However, Kiwanda argues that the weakness in the Kenyans election is the lengthy time it takes to declare the winner of presidential election.

“The seven days allowance is very long and creates unnecessary anxiety which is fueled by different media houses announcing the results of their own tally. The confusion created as a result of different tallies much as there is a disclaimer that final election results are announced by the IEBC can be a spark for violence

Kenyans have demonstrated to the world that elections can be conducted with dignity, says Eliud Waweru one of the Kenyans working in Uganda.

“We are the benchmark for not only East Africa but Africa as a whole that democracy is possible. We have demonstrated maturity in elections in the recent past. That’s the way it should be. Elections pass but Kenya will remain our nation.  We have learnt from our past mistakes and setting the best example for future.”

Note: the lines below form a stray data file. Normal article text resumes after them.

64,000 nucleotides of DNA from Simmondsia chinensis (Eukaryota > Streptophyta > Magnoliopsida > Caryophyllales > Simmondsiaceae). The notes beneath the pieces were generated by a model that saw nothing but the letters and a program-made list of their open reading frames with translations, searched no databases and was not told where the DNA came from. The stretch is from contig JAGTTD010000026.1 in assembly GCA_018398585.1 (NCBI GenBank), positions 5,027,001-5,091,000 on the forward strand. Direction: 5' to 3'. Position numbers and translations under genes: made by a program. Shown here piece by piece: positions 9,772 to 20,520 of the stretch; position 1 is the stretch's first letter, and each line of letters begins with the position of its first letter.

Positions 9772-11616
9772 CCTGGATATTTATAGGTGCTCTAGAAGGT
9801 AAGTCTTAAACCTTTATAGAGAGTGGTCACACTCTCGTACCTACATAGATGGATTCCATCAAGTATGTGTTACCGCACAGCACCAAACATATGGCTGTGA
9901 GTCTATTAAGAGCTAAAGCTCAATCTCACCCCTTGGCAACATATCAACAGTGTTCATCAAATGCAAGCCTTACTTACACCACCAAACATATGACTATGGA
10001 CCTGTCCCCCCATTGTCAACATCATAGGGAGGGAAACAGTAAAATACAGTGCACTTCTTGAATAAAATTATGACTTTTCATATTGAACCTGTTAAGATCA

Not yet time celebrate

Onyango-Obbo notes that Kenya’s elections have been corruption-riddled, cynical, marred with irregularities, and in the past have been riven by ethnic animosity and violence.

“What sets them apart from nearly all the rest of the East African elections is that even with all those drawbacks, they have tremendous redemptive and pedagogic value.

“The playing ground in Kenya elections is fairly even. And the outcomes tell us a lot about what happens when a minimum level ground is achieved in Africa. Presidential candidates face little to no state-repressive obstacles in their quest for the top job. Secondly, there is never a far-out early favourite in Kenyan elections, and the sitting president starts out with the least incumbency advantage of any East African country.”



  1. This will only be true if they announce the right winner, if not then African blood still dominates however much they try to appear American

  2. Uganda is too far to democracy. We shall mature only if political monarchy and installation of successors (instead of glooming them) is forgotten. I wish I were Kenyan!